The document also suggests that fragments or particles of nuclear fuel from spent fuel pools above the reactors were blown “up to one mile from the units,” and that pieces of highly radioactive material fell between two units and had to be “bulldozed over,” presumably to protect workers at the site. The ejection of nuclear material, which may have occurred during one of the earlier hydrogen explosions, may indicate more extensive damage to the extremely radioactive pools than previously disclosed.
David A. Lochbaum, a nuclear engineer who worked on the kinds of General Electric reactors used in Japan and now directs the nuclear safety project at the Union of Concerned Scientists, said that the welter of problems revealed in the document at three separate reactors made a successful outcome even more uncertain.
“I thought they were, not out of the woods, but at least at the edge of the woods,” said Mr. Lochbaum, who was not involved in preparing the document. “This paints a very different picture, and suggests that things are a lot worse. They could still have more damage in a big way if some of these things don’t work out for them.”
The steps recommended by the nuclear commission include injecting nitrogen, an inert gas, into the containment structures in an attempt to purge them of hydrogen and oxygen, which could combine to produce explosions. The document also recommends that engineers continue adding boron to cooling water to help prevent the cores from restarting the nuclear reaction, a process known as criticality.
Even so, the engineers who prepared the document do not believe that a resumption of criticality is an immediate likelihood, Neil Wilmshurst, vice president of the nuclear sector at the Electric Power Research Institute, said when contacted about the document. “I have seen no data to suggest that there is criticality ongoing,” said Mr. Wilmshurst, who was involved in the assessment.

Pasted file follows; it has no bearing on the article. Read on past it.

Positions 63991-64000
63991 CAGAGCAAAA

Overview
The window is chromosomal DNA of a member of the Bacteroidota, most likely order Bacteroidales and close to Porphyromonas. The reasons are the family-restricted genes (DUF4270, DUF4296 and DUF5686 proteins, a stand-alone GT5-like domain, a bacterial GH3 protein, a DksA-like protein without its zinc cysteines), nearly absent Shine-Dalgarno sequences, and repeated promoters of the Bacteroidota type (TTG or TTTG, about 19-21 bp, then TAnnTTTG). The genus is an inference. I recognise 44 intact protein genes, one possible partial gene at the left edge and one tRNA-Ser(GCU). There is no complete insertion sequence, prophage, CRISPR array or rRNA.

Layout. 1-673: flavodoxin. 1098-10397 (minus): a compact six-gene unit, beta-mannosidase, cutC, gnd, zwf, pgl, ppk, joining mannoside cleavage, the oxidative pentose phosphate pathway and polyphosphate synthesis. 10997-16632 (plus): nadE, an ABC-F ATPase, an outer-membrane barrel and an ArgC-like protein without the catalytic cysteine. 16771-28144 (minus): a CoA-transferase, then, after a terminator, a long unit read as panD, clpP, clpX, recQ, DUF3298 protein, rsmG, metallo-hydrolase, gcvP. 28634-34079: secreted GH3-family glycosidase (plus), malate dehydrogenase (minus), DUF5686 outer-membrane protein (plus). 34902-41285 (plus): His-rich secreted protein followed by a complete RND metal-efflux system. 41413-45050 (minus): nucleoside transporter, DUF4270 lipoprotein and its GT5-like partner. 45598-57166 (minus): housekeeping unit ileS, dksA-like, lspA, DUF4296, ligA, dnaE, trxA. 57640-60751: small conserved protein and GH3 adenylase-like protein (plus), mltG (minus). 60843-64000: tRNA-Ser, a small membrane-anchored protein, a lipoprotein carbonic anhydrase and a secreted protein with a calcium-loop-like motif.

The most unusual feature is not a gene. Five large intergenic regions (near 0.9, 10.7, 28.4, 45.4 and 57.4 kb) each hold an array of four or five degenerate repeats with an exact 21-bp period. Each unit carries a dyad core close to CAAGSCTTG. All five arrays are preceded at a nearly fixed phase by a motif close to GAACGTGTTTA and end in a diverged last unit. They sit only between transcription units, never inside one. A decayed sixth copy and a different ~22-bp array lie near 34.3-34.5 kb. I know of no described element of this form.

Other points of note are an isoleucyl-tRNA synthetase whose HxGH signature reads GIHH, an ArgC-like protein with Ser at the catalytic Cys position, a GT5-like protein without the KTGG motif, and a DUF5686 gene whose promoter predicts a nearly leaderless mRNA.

The document was prepared for the commission’s Reactor Safety Team, which is assisting the Japanese government and the Tokyo Electric Power Company, which owns the plant. It says it is based on the “most recent available data” from numerous Japanese and American organizations, including the electric power company, the Japan Atomic Industrial Forum, the United States Department of Energy, General Electric and the Electric Power Research Institute, an independent, nonprofit group.
The document contains detailed assessments of each of the plant’s six reactors along with recommendations for action. Nuclear experts familiar with the assessment said that it was regularly updated but that over all, the March 26 version closely reflected current thinking.The assessment provides graphic new detail on the conditions of the damaged cores in reactors 1, 2 and 3. Because slumping fuel and salt from seawater that had been used as a coolant is probably blocking circulation pathways, the water flow in No. 1 “is severely restricted and likely blocked.” Inside the core itself, “there is likely no water level,” the assessment says, adding that as a result, “it is difficult to determine how much cooling is getting to the fuel.” Similar problems exist in No. 2 and No. 3, although the blockage is probably less severe, the assessment says.
Some of the salt may have been washed away in the past week with the switch from seawater to fresh water cooling, nuclear experts said.
A rise in the water level of the containment structures has often been depicted as a possible way to immerse and cool the fuel. The assessment, however, warns that “when flooding containment, consider the implications of water weight on seismic capability of containment.”
Experts in nuclear plant design say that this warning refers to the enormous stress put on the containment structures by the rising water. The more water in the structures, the more easily a large aftershock could rupture one of them.